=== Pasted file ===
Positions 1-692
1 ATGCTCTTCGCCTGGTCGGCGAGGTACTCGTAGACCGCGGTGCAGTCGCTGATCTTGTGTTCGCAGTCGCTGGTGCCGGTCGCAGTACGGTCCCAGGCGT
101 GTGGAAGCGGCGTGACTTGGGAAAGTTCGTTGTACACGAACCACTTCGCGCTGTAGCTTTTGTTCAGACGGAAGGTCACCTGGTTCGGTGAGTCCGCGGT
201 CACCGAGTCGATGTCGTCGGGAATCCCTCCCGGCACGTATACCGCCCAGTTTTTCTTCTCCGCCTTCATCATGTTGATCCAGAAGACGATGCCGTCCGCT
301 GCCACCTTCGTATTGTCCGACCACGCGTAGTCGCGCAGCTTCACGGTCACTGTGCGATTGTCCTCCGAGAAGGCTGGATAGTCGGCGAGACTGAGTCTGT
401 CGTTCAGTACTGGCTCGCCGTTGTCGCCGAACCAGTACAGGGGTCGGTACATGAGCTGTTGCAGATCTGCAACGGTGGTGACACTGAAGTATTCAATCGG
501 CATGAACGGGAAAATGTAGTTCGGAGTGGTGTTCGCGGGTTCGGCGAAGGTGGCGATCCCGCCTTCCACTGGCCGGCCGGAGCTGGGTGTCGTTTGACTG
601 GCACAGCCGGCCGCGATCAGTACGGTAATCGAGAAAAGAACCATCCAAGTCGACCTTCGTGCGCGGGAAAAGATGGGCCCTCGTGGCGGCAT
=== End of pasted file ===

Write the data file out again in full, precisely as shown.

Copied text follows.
Positions 1-692
1 ATGCTCTTCGCCTGGTCGGCGAGGTACTCGTAGACCGCGGTGCAGTCGCTGATCTTGTGTTCGCAGTCGCTGGTGCCGGTCGCAGTACGGTCCCAGGCGT
101 GTGGAAGCGGCGTGACTTGGGAAAGTTCGTTGTACACGAACCACTTCGCGCTGTAGCTTTTGTTCAGACGGAAGGTCACCTGGTTCGGTGAGTCCGCGGT
201 CACCGAGTCGATGTCGTCGGGAATCCCTCCCGGCACGTATACCGCCCAGTTTTTCTTCTCCGCCTTCATCATGTTGATCCAGAAGACGATGCCGTCCGCT
301 GCCACCTTCGTATTGTCCGACCACGCGTAGTCGCGCAGCTTCACGGTCACTGTGCGATTGTCCTCCGAGAAGGCTGGATAGTCGGCGAGACTGAGTCTGT
401 CGTTCAGTACTGGCTCGCCGTTGTCGCCGAACCAGTACAGGGGTCGGTACATGAGCTGTTGCAGATCTGCAACGGTGGTGACACTGAAGTATTCAATCGG
501 CATGAACGGGAAAATGTAGTTCGGAGTGGTGTTCGCGGGTTCGGCGAAGGTGGCGATCCCGCCTTCCACTGGCCGGCCGGAGCTGGGTGTCGTTTGACTG
601 GCACAGCCGGCCGCGATCAGTACGGTAATCGAGAAAAGAACCATCCAAGTCGACCTTCGTGCGCGGGAAAAGATGGGCCCTCGTGGCGGCAT